“scientific computing” is almost synonymous with arrays.
I would go further and say it’s about 2D arrays (even n-D), i.e. matrices (and tensors). While this (with ndarray), i.e. linear algebra is possible in Rust, it just seems non-ideal there, unless I missed something looking into it, and the same in C, C++, and even Python. Unlike in Julia which is ideal regarding indexing/bounds-checking (and syntax).
steveklabnik on Feb 28, 2019 | root | parent | prev | next [–]
You only pay for bounds checks if you use them, same with the overflow stuff, or option types. That’s not in contradiction to this principle.
That’s the main Rust guy, so he should know. But it’s unclear to me if this is even easy, and possible locally as in Julia, as opposed to only disablable at some more granular level (I know e.g. in D it’s globally or at best for "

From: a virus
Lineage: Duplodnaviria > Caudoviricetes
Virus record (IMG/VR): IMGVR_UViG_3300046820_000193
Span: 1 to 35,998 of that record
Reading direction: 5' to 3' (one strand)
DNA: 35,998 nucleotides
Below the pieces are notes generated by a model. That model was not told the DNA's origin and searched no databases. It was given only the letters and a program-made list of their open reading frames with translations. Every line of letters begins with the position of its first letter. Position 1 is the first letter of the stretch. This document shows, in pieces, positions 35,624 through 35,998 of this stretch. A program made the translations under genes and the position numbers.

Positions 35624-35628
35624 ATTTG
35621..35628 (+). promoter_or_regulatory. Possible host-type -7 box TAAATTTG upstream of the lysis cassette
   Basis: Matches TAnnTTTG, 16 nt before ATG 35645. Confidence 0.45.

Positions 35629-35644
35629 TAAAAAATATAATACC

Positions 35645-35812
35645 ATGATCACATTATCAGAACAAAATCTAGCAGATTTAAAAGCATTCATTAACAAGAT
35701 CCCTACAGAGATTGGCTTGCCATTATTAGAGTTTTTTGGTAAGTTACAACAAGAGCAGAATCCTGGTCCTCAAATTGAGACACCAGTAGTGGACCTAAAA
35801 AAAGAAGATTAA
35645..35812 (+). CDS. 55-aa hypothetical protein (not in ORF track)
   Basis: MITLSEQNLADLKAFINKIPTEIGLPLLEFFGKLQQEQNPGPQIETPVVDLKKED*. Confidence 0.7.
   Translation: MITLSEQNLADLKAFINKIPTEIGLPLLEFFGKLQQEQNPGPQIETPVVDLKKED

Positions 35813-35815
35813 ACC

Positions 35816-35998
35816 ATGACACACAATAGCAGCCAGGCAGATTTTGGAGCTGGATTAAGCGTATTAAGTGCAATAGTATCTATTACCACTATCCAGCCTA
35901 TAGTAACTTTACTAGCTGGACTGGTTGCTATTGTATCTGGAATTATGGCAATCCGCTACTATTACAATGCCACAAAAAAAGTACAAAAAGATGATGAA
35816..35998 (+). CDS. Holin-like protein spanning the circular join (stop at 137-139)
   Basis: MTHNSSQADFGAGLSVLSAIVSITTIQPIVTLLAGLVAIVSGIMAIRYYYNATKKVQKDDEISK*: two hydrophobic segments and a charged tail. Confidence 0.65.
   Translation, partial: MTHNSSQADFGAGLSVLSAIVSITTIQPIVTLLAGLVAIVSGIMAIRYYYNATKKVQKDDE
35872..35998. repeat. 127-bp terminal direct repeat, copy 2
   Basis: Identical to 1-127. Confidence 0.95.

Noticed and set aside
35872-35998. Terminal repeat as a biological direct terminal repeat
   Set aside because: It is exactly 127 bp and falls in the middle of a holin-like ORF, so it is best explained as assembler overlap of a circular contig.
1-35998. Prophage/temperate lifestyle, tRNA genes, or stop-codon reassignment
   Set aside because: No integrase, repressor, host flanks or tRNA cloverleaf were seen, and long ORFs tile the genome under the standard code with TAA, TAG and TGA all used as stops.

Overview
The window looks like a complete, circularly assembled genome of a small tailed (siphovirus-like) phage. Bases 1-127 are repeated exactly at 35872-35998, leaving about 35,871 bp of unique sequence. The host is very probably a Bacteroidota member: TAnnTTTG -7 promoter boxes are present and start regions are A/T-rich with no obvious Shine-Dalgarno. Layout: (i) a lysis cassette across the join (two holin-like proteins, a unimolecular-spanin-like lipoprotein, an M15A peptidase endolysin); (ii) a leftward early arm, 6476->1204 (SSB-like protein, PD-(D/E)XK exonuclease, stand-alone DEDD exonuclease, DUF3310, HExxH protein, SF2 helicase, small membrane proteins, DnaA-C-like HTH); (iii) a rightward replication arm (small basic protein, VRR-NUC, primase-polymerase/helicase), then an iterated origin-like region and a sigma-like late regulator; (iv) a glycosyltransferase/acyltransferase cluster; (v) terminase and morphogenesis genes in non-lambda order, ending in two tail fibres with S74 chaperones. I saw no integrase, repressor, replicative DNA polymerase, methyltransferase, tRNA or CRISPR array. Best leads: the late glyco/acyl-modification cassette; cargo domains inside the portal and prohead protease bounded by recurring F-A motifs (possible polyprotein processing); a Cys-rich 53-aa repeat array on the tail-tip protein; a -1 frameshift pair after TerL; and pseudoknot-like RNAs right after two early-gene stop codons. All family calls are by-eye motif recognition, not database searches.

@safe functions"). And also as with C++, when you build up libraries like ndarray, as with Vector in std in C++, I think the bounds-checking logic may be in library code, so maybe non-trivial if not impossible to disable (I’ve asked, and tried to look up, but not yet had an answer for C++).
C++ doesn’t have the ideal
arr[1, 2] syntax until C++23 (not yet approved as a standard). http://www.open-std.org/jtc1/sc22/wg21/docs/papers/2021/p2128r6.pdf
We make the expressions deprecated in C++20 ill-formed while allowing multi-dimensional
subscript expressions in new standard types and user types. We do not propose modifications
to C arrays, so as to leave a cycle before giving new meaning to syntax that was still valid in
The syntax for (construction of) at least 2D arrays wasn’t too bad in Rust, while not as natural as in Julia, and the small linear algebra section I found in docs, suggested Rust is immature for it, has a lot of catching-up to do. It’s not the target audience of Rust, and so I doubt that will ever happen. This is all before you bring up the REPL issue Chris brought up, but I think they may have some interactivity (also even C++) by now, e.g. can use Rust in Jupyther. I don’t think it changes the picture.